Cash hog prices have been a little weaker than expected recently. Chris Hurt, Purdue University agricultural economist, has scaled back his forecasted hog prices from $40 to $37.50 per hundredweight. Hurt expects prices to peak before early summer before sinking back below cost of production in the fall.

“It appears that 2003 will be year of improvement, but the breeding herd will have to be reduced even more before hog producer profitability can return,” says Hurt.

Hurt estimates the cost of production near $40 per hundredweight since last summer’s drought-related corn price increase. Costs are not expected to decline significantly until it is certain there will be a large new crop of corn and soybeans this year. That won’t happen until about mid-summer. By fall, a normal yield situation could drop costs about $2 per hundredweight to around $38, but a return to the mid $30 costs of the 1998 to 2001 period is not expected, says Hurt.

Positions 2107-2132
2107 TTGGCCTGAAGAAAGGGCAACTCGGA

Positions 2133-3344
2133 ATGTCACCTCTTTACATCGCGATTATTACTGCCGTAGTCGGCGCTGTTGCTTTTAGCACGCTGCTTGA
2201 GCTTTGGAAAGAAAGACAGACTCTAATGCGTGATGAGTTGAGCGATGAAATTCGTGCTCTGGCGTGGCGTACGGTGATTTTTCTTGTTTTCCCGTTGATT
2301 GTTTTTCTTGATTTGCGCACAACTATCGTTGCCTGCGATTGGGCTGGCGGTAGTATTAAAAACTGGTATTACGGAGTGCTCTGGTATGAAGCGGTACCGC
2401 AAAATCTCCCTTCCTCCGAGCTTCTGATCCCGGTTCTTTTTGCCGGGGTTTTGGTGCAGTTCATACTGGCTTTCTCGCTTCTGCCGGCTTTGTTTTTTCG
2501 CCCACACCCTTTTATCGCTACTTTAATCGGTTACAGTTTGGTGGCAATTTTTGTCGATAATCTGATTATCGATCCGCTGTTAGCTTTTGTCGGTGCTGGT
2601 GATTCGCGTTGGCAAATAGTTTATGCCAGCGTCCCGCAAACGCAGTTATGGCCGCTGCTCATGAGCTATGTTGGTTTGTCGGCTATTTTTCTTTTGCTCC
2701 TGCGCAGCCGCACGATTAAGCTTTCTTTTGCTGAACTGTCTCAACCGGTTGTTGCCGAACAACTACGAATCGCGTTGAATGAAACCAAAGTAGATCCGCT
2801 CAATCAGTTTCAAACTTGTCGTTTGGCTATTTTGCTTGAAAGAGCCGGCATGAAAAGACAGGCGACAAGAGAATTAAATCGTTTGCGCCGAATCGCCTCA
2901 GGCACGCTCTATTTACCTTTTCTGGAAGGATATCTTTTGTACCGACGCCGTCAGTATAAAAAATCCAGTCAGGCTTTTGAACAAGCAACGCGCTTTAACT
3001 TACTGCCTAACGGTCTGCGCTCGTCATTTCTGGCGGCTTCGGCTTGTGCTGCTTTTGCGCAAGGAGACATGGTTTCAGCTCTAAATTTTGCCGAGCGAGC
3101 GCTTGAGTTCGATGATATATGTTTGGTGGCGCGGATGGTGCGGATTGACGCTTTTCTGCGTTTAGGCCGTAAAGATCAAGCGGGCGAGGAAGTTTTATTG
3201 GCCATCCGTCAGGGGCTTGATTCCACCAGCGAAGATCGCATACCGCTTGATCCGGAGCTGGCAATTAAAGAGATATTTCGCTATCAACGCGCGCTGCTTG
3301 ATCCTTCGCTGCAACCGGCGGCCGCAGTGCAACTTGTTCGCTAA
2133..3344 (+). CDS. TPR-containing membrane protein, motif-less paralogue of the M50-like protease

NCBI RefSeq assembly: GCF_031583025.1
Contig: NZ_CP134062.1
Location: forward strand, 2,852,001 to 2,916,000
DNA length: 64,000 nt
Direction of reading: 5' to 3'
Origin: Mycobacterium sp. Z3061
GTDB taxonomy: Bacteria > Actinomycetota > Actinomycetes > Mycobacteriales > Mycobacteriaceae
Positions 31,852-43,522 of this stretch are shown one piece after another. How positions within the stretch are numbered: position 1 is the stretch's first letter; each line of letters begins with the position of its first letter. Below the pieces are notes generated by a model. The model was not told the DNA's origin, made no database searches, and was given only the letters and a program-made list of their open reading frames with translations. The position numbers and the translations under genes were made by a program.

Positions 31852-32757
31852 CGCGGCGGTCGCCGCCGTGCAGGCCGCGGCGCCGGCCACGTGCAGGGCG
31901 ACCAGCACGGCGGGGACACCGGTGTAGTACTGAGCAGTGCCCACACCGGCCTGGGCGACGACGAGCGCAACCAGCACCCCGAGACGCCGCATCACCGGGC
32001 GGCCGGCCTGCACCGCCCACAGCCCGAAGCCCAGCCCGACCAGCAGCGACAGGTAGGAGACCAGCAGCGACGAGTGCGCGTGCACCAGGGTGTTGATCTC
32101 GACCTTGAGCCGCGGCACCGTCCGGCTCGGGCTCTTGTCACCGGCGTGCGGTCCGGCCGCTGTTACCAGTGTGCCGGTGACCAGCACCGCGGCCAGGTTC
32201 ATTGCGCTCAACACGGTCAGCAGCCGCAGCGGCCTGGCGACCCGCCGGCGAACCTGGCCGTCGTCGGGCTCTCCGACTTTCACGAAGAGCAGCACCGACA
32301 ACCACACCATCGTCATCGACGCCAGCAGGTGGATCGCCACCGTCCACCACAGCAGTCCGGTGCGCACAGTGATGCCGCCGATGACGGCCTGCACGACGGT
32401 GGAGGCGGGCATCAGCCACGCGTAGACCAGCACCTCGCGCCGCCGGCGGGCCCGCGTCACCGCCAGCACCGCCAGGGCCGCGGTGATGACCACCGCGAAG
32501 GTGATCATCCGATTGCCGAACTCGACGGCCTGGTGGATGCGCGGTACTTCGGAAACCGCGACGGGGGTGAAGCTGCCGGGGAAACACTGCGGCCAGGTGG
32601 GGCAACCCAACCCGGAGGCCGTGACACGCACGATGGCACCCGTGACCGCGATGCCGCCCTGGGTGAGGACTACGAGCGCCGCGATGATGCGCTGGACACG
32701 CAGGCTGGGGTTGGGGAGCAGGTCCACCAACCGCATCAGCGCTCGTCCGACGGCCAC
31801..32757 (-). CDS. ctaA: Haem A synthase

Hurt thinks 2004 could be the best year for returns during this hog cycle. The breeding herd is down by 4.5 percent, and farrowing intentions for this spring and summer are down about 3 percent, pointing the way to smaller animal numbers later this year and into 2004. The decline in the breeding herd is widespread geographically, with the exception of Minnesota where the herd is up 4 percent.

It has now been 13 months of loss for average cost producers, says Hurt. Pork supplies have not begun to decrease yet, but current inventory numbers suggest that this reduction should begin in April and continue into 2004. The breeding herd has been down now for three quarters and producers intentions are indicating 3 percent fewer sows w ill be farrowed this spring and summer.